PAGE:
Caught in the Act!

Ellen Rohr
Contributing Writer
Bare Bones Biz

Oh no!  Your worst fears have been realized.  You walked into the shop and caught your best employee loading a box of inventory…into his personal vehicle.  Caught in the act, stealing!  What do you do?

Often theft goes hand in hand with drug abuse, or addiction of some kind.  Good people do bad things when they are desperate.  Here are a few ideas to help you plan your strategy should you catch someone with his hand in the cookie jar.

My intent is to get you thinking about what you would do in a theft situation, not to give you ironclad legal advice.  Employment terminations litigation is big business.  So, here’s the de rigueur disclaimer:  When faced with a sensitive employment issue, seek the counsel of a suitable attorney.  And, while this is a real story, the names have been changed to protect the innocent.

The case of the missing invoices…
 
“I thought that our service manager had a drug problem.  He looked bad, and had lost a lot of weight.  He seemed fidgety all the time.  Then, I noticed that there were dispatches on the dispatch log that never resulted in an invoice.  I wondered what was happening on those calls.  The service technicians turned all their paperwork over to the service manager at the end of the day.  I guessed that the manager was pocketing the cash sales and throwing out those invoices.

“First things first, we contacted a drug-screening company and established firm policies on drug use.  We tested everyone, and sure enough, the manager tested positive for cocaine.

“Our drug policy stated that we would provide help and rehabilitation services to employees with drug problems.  The manager willingly entered the program.  I was pretty proud of our decision to help this guy turn his life around.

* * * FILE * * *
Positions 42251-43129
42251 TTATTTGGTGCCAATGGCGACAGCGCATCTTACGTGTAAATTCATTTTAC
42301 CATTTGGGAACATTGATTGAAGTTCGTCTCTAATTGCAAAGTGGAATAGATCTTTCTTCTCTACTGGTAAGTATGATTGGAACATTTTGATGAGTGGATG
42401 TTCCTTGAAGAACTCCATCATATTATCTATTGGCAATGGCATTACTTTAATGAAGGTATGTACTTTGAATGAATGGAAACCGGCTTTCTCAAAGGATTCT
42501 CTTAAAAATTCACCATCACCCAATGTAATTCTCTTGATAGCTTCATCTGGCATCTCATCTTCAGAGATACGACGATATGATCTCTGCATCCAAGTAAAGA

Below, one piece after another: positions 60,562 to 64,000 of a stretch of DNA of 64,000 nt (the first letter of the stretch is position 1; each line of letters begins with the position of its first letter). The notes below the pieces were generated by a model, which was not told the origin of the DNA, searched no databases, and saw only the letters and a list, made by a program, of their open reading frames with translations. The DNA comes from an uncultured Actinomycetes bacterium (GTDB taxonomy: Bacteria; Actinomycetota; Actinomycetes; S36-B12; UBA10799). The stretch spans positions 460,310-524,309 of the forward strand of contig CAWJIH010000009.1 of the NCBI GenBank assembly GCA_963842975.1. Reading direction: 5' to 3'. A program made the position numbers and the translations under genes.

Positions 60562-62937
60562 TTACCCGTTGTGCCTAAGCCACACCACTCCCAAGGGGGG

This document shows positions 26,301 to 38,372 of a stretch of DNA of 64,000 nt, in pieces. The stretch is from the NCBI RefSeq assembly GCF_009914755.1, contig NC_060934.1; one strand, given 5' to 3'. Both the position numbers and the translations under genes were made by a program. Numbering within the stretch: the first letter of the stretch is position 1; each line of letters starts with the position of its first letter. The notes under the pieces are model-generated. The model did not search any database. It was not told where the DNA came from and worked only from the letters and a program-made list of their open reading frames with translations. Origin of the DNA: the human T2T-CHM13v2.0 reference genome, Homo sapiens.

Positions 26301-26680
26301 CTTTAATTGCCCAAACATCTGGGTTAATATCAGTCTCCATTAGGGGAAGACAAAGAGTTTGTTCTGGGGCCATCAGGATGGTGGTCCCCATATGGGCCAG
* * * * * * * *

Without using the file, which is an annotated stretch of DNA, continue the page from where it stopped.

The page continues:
“Then, I confronted him about the missing invoices.  He flat out denied any wrongdoing, but the problem of missing invoices disappeared when we put the system in place.  Not long after that, the service manager tested positive on a random drug test and we let him go.  Interestingly, after he left, several other employees told me that they were glad he was gone.  They questioned why I had let him stay on so long in the first place.  But, without any proof, I was afraid to fire him.

“This whole situation was hard on me and the company.  However, we now have policies that will prevent this from happening again.  Frankly, I don’t think we would have gotten around to creating those policies if we hadn’t had been pressed into it.”

When creating your drug and alcohol policies, you can choose a no-tolerance position.  You may want to immediately let go of any person that tests positive.  Or, you may want to adopt a ‘will help rehabilitate’ posture.  Check out your options.

Do you need proof to fire someone?  It depends.  If you operate in an ‘employment at will’ State, you may dismiss an employee for any reason as long as it is not a discriminatory act.

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